[0, 1, 0]), length still twice triangle's area.

Step 2 : Program to convert from Cartesian to Barycentric Coordinates

Stack Input/Output:
`[[x, y, z], Y, Z, T | L]->XEQ B->[[b1, b2, b3], Y, Z, T | [x, y, z]]`
Where (x, y, z) are cartesian coordinates for point in question and (b1, b2, b3) are computed barycentric coordinates.

Variables:

`Q : Quotient (y1-y3)*(x2-x3)+(y2-y3)*(x2-x1). Populated by the P program.U : First vertex of triangle projected to 2D (2D vector). Populated by the P program.V : Second vertex of triangle projected to 2D (2D vector). Populated by the P program.W : Third vertex of triangle projected to 2D (2D vector). Populated by the P program.X : Index of coordinate discarded in 3D->2D projection. Populated by the P program. `
Program:
`B001 LBL BB002 XEQ U001B003 FS? 2B004 GTO B007B005 RCL XB006 XEQ X052B007 eq [([0,1]xREGX-[0,1]xW)x([1,0]xV-[1,0]xW)+         ([0,1]xV-[0,1]xW)x([1,0]xW-[1,0]xREGX),         ([0,1]xREGX-[0,1]xU)x([1,0]xW-[1,0]xU)+         ([0,1]xW-[0,1]xU)x([1,0]xU-[1,0]xREGX),         ([0,1]xREGX-[0,1]xV)x([1,0]xU-[1,0]xV)+         ([0,1]xU-[0,1]xV)x([1,0]xV-[1,0]xREGX)]/QB008 XEQ U050B009 RTN`

Mnemonics: B for Barycentric.

If the input is a 2D (flag 2 set) then goes straight to the equation that calculates baycentric coordinates using the data precomputed by the modified T program, else first project the 3D input to 2D using subroutine X052 and information found in the X variable.

HP-35s 2D to 3D vector conversion

Short program to convert a 2D vector to a 3D by placing it in the z=0 plane. Usefull when want to utilize 3D solutions to 2D data, for example taking cross product of two 2D vectors.

Stack Input/Output:
`[[u, v], Y, Z, T | L]-> XEQ 068 ->[[u, v, 0], Y, Z, T | [u, v]]`
Program:
`X068 ABSX069 RDNX070 eq [[1,0]xLASTX,[0,1]xLASTX,0]X071 RTN`

Placed in the X 'library' since a vector utlity, from before have projecting to a cardinal plane, finding the component of a 3D vector with max absolute value, vector unpack routines, cross product and normalization.

Sunday, October 14, 2007

HP-35s 3D to 2D projection utility subroutines - II

Subroutine to project a 3D vector to 2D by paralell projection to one of the cardinal planes; discards one coordinate.

Stack Input/Output
`[n, [u,v,w], Z, T | L]-> X047 ->[[x,y], n, [u,v,w], Z | L]`
Where n tells which coordinate to discard: [x=v, y=w] if n=1, [x=u, y=w] if n=2 and [x=u, y=v] if n=3.

Program:
`X052 1X053 X=Y?X054 GTO X062X055 RDNX056 2X057 X=Y?X058 GTO X065X059 RDNX060 eq [[1,0,0]xREGY,[0,1,0]xREGY]X061 RTNX062 RDNX063 eq [[0,1,0]xREGY,[0,0,1]xREGY]X064 RTNX065 RDNX066 eq [[1,0,0]xREGY,[0,0,0]xREGY]X067 RTN`

The parameter n is typical found using the X025 subroutine.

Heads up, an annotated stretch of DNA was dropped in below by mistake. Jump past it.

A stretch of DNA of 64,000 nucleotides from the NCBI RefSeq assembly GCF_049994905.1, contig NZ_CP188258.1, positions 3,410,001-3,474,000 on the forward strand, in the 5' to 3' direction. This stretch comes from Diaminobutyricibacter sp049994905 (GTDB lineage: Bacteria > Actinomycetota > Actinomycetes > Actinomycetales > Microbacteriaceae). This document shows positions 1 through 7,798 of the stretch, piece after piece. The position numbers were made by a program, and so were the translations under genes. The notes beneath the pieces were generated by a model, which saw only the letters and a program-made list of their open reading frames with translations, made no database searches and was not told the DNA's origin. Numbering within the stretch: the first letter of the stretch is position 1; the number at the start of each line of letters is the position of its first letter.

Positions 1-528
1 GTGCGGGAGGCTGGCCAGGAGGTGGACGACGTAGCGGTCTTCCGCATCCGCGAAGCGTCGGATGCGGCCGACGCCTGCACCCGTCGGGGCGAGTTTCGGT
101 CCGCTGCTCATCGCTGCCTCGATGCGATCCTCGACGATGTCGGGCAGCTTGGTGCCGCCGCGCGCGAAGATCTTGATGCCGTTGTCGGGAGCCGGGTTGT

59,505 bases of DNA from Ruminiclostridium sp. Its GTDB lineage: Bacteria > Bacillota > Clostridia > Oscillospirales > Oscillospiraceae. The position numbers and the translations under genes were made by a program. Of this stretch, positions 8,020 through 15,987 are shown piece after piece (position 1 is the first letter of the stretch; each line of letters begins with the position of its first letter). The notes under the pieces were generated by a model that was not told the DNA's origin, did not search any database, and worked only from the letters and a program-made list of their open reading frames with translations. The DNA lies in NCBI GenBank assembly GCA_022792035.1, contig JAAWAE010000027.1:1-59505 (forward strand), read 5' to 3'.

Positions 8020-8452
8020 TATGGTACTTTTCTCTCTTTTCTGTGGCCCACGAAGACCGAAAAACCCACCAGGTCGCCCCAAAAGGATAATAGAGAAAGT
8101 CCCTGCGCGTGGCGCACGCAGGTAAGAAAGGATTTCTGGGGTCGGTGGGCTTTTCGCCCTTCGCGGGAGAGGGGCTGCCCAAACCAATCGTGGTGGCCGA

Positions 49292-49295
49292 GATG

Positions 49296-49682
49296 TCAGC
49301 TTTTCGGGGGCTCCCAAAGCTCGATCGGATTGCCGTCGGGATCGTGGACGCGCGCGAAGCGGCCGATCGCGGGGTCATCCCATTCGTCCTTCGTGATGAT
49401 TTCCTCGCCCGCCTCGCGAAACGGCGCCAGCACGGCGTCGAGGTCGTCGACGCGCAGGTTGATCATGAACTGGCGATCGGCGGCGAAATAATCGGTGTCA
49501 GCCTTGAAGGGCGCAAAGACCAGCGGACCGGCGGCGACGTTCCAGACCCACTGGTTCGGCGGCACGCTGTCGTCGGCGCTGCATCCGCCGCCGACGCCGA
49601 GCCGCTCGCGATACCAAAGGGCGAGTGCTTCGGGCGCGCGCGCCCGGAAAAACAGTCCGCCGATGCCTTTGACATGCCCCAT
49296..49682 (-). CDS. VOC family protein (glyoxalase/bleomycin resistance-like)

Placed in the X 'library' since a vector utlity, from before have finding the component of a 3D vector with max absolute value, vector unpack routines, cross product and normalization.

Change history:

20071014:1723UTC : Because of change in the X025 subroutine line numbers changed here. Entry point used to be X047 but is now X052.

Friday, October 12, 2007

HP-35s 3D to 2D projection utility subroutines - I

Utility 3D vector subroutine to tell which component that has the largest absolute value.

This is of use when projecting points in an arbitary plane to one of the three cardinal planes in order to reduce a 3D problem to a 2D problem (when possible). Use this subroutine on the arbitary plane's normal vector in order to decide which 3D coordinate to discard in order to avoid all points to be projected on a line if arbitary plane is perpendicular to the choosen cardinal plane or to avoid floating precision problems in case they are nearly perpendicular:

Examine the arbitary plane's normal vector (using this subroutine) and discard the coordinate that has the maximum absolute value.

Stack Input/Output:
`[[u, v, w], Y, Z, T | L]-> XEQ X025 ->[n, -, -, - | [u, v, w]]`
Where [u, v, w] is the vector in question and n is 1 if u has largest absolute value, 2 if v has and 3 if w has.

Program:
`X025 XEQ X008X026 LASTXX027 RDNX028 ABSX029 RDNX030 ABSX031 RDNX032 ABSX033 X<>YX034 ABSX035 X<>YX036 R^X037 X>=Y?X038 GTO X047X039 X<>YX040 R^X041 X<Y?X042 GTO X045X043 3X044 RTNX045 1X046 RTNX047 R^X048 X>=Y?X049 GTO X043X050 2X051 RTN`

Placed in the X 'library' since a vector utlity, from before have vector unpack routines, cross product and normalization.

Change history:

20071014:1723UTC : Problem that vector lost, changed so vector now can be found in LASTX register. This also effects the X047 subroutine now X052 subroutine and those using that: Entry point address changed to X052.

Thursday, October 11, 2007

HP-35s Euclid Implementation - XII : Plane Plane Intersection

The intersection between two non paralell planes is a line (problem 13 of the requirements).

The program here computes two points that defines the intersection line between the plane defined by the P program and a second plane given as input to this program.

Stack Input/Output:
`[[nx, ny, nz], [px, py, pz], Z, T | L]-> XEQ V ->[[x1, y1, z1], [x0, y0, z0], [nx, ny, nz], [px, py, pz] | L]`